In the weeks following the tragic sudden death of Prince Rogers Nelson (Prince), much of the media and general public have shared their memories of one of the most prolific and talented musicians in the country’s history.  Countless individuals have shared personal stories of the enigmatic artist or shared highlights of his legendary live performances.

Prince was also, however, a pioneer in intellectual property law, specifically with respect to copyrights.  In 2007, through his publishing administrator, Prince instituted litigation to stop a mother from posting a video of her own 13-month-old son merely dancing to Prince’s hit song, “Let’s Go Crazy.”  While that case is still active, the Ninth Circuit already issued a precedential opinion cautioning that copyright holders have a duty to consider in good faith whether allegedly infringing material constitutes fair use prior to sending a takedown notification.  More recently, Prince sued 22 of his own fans in 2014 for $1 million each for posting videos taken at his concerts, but the backlash of an artist suing his own fans quickly led him to voluntarily dismiss the action.

Prince’s most prolonged copyright battle, however, concerned his transfer of copyrights to his record label, Warner Brothers.  Prince signed with Warner Brothers in 1977, when he was just 18 years old, but he promptly soured on the idea that Warner Brothers owned the rights to any music he released.  In the early 1990s, Prince went as far as to change his name to an unpronounceable, self-described “love symbol” in an effort to release music on his own terms and own the copyrights to his work.  Warner Brothers, in an effort to protect its asserted contractual rights, resisted Prince’s efforts to break his record contract, regardless of what he wanted to call himself.

Prince, however, eventually gained bargaining power due to a key section of the 1976 Copyright Act.  Section 203 of the Act provides for the termination of copyright transfers during a five-year period, beginning 35 years after the execution of the initial grant of the copyright transfer.  The 7th Circuit stated that the purpose of that section is to give authors and their heirs a second chance to market works even after a transfer of rights has been made.  Accordingly, even if an artist signs a contract with a record company transferring all rights in a work in perpetuity, after 35 years, the artist or his/her heirs can terminate that grant and demand that the rights revert back to the artist.

For over 20 years, Prince’s protests such as changing his name and appearing in public with the word “slave” written across his face accomplished very little.  At the end of 2013, however, Section 203’s 35-year window was set to expire.  Deadlines typically spur action, and this was no exception. In early 2014, Prince and Warner Brothers reached a landmark agreement that gave Prince control over his back catalog.

Prince’s plight and hard stance against his record label paved the way for artists who produce copyrighted works today, especially in light of technological advances since Prince signed his initial Warner Brothers contract.  In 1977, it was likely unfathomable that artists could avoid signing contracts with companies to finance, manufacture, promote, and distribute their works.  In the digital/social media era, however, artists can directly connect much more easily with their customers.  Some musicians have declined to sign with large record labels to retain control over every aspect of the creation and release of their music.  Whether or not these artists acknowledge it, Prince undoubtedly influenced those artists who now make it a priority to maintain complete control over their works.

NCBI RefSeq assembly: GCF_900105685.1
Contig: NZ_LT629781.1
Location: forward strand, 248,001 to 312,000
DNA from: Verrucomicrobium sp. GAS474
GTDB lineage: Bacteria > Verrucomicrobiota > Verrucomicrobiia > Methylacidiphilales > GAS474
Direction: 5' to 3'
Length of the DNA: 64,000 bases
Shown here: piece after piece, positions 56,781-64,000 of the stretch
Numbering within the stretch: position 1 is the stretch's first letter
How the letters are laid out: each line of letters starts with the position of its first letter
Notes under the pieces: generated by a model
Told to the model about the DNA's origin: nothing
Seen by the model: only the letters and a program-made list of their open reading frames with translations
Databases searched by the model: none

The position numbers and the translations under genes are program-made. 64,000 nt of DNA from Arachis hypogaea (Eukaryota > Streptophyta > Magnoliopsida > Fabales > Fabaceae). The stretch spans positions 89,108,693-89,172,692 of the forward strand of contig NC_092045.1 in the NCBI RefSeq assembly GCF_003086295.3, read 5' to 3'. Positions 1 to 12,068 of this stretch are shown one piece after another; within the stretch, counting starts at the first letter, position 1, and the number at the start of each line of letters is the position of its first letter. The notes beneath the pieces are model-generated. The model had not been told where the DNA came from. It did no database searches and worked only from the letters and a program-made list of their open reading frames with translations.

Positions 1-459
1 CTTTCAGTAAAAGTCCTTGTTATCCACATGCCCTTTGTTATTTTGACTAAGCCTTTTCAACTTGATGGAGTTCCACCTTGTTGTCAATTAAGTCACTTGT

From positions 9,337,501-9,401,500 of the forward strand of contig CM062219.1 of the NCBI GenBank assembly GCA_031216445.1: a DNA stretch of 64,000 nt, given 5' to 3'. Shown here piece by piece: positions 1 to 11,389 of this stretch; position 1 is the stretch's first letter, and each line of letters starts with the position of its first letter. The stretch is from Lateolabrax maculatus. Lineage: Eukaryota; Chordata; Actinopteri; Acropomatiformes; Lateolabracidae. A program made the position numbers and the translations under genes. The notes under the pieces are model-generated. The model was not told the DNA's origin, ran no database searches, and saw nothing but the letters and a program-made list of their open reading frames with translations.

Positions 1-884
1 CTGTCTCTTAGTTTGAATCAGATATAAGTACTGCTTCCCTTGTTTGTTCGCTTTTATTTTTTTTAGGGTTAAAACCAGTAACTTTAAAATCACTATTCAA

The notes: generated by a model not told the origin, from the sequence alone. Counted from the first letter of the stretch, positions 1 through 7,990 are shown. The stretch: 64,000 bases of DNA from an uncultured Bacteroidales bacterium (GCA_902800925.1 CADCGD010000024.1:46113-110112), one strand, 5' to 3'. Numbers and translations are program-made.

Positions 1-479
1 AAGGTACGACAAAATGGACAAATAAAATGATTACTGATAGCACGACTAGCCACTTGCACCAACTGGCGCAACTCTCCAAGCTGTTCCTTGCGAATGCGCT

It is possible that in 2016, the 35-year window of Section 203 is too long a window to motivate emerging artists, who are looking for companies to pay the costs of production and marketing and provide them with up-front dollars, to hold tight to the ownership rights in their copyrighted works.  Regardless of whether Section 203 is amended to adjust to the digital era, however, there is little doubt that Prince’s public legal battles concerning copyrights have at least paved the way for artists to be more educated about their rights, and they will have a long-lasting impact on the music industry.

 

Questions? Let Scott know.

Scott C. Oberlander is a member of Flaster Greenberg’s Litigation Department, representing businesses and individuals in a wide range of disputes. He has particular experience counseling clients in various industries with respect to breach of contract claims, unfair and deceptive business practices, employment disputes and administrative actions.

Scalia’s Impact on Business Method Patentability

Photo Credit: The Associated Press

Photo Credit: The Associated Press

The passing of Justice Antonin Scalia, one of the most influential jurists of our time, has brought a wave of speculation about current and future U.S. Supreme Court cases. The public attention regarding his replacement mostly focuses on politically charged issues and their ramifications on a presidential election campaign. One less publicly invigorated area of the law that may be affected is patent protection for business methods and computer programs. Although not a concern for the talking heads of CNN or MSNBC, it deserves consideration by the intellectual property legal community.